How to deal with a Destructive DoggyFamilyPet
I always try to encourage people who are interested in getting a dog to do some research on breeds before doing so. Before adding a four-legged friend to your family, be sure to consider the dog’s energy level. If dealing with purebreds, make sure you do your research about breed-specific traits and personality expectations with regards to your lifestyle. When dealing with rescues or adult mixed breeds, try and spend time with the dog in their environment to gauge the intensity of their energy level.
When a client calls me complaining their one-and-a-half-year-old German shepherd is chewing their house apart, I first ask about the dog’s exercise regiment. Sadly more often than not the answer is “Well, they have a nice backyard to run around in – isn’t that enough?” The reality is letting your dog out in a backyard and expecting them to entertain themselves will only lead to dug up rose bushes or chewed-up decking. If you are adding a working breed dog to your family, then you better set aside time and have a plan in place to provide an outlet for their energy. Agility, walks, supervised treadmill work, hiring a dog walker, doggy day care and obedience training are all wonderful ways to provide your dog with an outlet for their energy.
Make friends with dog loving neighbors and alternate doggy playdates during the work week. When considering a dog, make sure you choose an energy level that is equal or lower than your household energy. If you already own a dog whose energy level is more intense than yours and you are experiencing destructiveness, your first step towards correcting the problem is to figure out a plan to stimulate your dog mentally as well as physically.
Another issue contributing to destructiveness is toy and bone boredom.When I walk into a client’s home and see baskets of toys and chewing bones strewn across the floor, I usually ask if the dog has any interest in these items. Nine times out of ten the answer is “No, they would much rather chew my kitchen counters or my suede boots.” When a dog has free access to any and every chewing toy or bone, that toy or bone loses its appeal. Start by putting away every bone and most of the toys. You can leave a few toys out that they enjoy playing with or carrying around. The bones, whether they are nylabones, bully sticks, sterilized bones, rawhides, antlers, Kong or any other chewing item you have, will only come out when you are leaving the house or when you need to keep your pup occupied. This way the item has some value to your dog and they appreciate the bone when you give it to them. This will preoccupy your dog on those days or times that you know your dog has not gotten much stimulation.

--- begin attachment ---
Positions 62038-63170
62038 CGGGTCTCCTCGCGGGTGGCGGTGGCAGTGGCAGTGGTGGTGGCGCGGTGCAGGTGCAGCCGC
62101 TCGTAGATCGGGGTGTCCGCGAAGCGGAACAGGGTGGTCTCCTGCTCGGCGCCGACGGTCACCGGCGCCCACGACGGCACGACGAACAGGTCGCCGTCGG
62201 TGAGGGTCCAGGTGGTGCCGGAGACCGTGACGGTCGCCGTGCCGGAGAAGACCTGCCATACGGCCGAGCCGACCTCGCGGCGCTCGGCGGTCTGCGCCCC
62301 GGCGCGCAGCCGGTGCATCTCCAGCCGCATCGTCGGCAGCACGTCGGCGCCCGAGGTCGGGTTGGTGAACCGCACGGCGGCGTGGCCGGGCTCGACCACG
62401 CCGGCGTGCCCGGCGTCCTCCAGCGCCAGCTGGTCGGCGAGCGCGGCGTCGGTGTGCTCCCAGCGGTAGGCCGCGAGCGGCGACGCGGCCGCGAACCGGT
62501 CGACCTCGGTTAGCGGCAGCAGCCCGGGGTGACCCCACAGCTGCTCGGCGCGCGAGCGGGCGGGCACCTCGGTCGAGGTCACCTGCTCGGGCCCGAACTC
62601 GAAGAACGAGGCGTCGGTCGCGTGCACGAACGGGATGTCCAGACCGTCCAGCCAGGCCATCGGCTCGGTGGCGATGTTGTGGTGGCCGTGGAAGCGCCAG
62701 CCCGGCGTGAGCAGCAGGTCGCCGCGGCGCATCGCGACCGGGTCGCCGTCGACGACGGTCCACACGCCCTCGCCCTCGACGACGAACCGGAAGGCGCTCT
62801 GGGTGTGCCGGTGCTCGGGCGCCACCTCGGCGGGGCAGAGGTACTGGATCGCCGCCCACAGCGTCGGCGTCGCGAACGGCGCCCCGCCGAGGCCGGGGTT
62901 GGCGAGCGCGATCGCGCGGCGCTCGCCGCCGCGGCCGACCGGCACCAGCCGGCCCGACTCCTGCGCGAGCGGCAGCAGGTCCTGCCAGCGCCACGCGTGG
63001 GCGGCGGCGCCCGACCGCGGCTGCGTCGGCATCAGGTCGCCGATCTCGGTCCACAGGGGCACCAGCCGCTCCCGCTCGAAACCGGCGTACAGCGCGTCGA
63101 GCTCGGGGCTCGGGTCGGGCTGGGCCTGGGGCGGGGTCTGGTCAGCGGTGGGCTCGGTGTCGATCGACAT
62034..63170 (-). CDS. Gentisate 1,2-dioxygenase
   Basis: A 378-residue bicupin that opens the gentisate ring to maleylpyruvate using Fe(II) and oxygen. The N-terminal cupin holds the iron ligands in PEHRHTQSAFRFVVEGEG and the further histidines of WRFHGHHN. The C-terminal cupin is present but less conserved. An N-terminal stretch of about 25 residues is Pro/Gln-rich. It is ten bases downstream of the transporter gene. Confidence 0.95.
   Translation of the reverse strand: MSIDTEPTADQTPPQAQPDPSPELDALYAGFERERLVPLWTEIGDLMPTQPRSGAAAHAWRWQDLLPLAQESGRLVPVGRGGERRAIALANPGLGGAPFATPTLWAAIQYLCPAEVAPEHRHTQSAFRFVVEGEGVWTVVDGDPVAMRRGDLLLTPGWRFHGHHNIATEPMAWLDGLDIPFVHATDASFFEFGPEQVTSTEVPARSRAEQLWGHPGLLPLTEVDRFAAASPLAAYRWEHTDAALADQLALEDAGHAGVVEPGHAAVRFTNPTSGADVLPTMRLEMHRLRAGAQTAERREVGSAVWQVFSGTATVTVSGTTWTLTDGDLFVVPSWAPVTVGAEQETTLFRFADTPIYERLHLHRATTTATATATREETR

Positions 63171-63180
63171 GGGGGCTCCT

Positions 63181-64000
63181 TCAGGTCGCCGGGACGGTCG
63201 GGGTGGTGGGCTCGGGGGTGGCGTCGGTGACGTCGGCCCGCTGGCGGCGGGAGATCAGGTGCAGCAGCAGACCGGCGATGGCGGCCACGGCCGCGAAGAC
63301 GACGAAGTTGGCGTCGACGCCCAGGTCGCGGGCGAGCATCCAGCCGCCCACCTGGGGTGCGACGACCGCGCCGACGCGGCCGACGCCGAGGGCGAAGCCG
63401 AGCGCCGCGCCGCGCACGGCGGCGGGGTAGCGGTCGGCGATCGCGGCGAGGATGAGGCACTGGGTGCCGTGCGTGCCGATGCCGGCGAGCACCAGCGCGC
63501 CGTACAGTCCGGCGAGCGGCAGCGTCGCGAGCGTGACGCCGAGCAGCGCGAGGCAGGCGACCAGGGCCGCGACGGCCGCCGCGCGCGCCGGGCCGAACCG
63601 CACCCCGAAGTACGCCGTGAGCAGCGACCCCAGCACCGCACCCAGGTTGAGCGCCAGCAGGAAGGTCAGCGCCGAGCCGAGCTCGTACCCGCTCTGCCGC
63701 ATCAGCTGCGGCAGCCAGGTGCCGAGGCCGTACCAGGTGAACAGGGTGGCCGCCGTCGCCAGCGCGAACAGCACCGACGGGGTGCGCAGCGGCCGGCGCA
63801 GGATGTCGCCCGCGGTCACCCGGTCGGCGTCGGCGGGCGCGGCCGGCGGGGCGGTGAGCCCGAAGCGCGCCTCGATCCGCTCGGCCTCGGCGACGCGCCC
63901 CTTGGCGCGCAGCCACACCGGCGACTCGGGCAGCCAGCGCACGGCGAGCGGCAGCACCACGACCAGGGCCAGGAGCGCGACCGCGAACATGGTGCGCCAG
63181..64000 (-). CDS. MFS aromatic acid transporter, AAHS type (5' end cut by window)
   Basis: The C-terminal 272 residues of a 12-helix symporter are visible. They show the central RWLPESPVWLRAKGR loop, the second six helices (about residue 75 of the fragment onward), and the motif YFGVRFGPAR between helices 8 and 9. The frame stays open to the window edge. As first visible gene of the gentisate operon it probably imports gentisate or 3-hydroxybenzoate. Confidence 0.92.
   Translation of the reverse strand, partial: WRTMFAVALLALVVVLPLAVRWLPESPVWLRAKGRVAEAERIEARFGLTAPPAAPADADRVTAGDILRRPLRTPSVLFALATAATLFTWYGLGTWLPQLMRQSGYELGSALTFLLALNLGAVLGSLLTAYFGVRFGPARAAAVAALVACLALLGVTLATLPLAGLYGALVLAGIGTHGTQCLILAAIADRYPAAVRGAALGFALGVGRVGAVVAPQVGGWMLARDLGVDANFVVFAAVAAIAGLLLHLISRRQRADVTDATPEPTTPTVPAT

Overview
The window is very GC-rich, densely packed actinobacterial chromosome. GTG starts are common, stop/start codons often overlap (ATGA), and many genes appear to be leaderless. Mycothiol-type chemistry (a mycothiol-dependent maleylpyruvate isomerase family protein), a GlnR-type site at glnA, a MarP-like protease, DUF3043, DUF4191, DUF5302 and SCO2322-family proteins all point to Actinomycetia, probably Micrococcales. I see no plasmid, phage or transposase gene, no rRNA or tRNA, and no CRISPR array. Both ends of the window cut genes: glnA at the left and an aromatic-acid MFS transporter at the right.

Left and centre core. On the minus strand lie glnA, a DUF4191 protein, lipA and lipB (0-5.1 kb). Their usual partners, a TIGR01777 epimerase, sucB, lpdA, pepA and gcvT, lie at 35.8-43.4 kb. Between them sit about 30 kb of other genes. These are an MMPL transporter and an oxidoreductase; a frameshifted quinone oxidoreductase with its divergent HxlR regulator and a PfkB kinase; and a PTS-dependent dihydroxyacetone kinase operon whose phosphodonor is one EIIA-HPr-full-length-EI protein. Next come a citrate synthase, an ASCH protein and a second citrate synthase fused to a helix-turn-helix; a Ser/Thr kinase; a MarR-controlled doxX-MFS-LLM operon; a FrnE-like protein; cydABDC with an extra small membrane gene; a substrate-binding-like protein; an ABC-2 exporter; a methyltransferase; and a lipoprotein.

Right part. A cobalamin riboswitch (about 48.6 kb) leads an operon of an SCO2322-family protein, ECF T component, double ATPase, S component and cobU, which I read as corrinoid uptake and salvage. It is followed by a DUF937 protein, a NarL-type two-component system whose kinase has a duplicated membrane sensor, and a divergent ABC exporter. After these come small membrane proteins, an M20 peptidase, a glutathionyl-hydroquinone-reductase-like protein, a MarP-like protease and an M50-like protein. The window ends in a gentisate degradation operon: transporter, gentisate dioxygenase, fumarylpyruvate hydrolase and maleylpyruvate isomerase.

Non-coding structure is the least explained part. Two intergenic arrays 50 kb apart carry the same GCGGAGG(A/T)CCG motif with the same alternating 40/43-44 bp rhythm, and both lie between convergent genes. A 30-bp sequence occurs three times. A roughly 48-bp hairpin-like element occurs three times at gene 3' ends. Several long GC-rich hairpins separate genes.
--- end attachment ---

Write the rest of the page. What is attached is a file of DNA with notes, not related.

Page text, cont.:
One more great trick to regenerate interest in old nylabones or antlers is to give them to a friend’s dog to chew on for awhile. Anyone who owns multiple dogs knows that they always want what the other dog has. Whenever we have dogs here for pet sitting, my dogs always regain interest in their bones they haven’t touched in months, after another pup has chewed on it, of course. The grass is always greener on the other side of the fence! I also highly recommend interactive toys that dispense food or treats when the dog interacts with it. These toys mentally stimulate your dog as well develop some problem-solving skills.
So, to recap: if you are having issues with a destructive doggy, please look realistically at what composes your dog’s day. Imagine how incredibly monotonous your day would be sitting alone in a house and your only reprieve was your backyard. I don’t know about you, but I sure would start chewing on the kitchen cabinets too!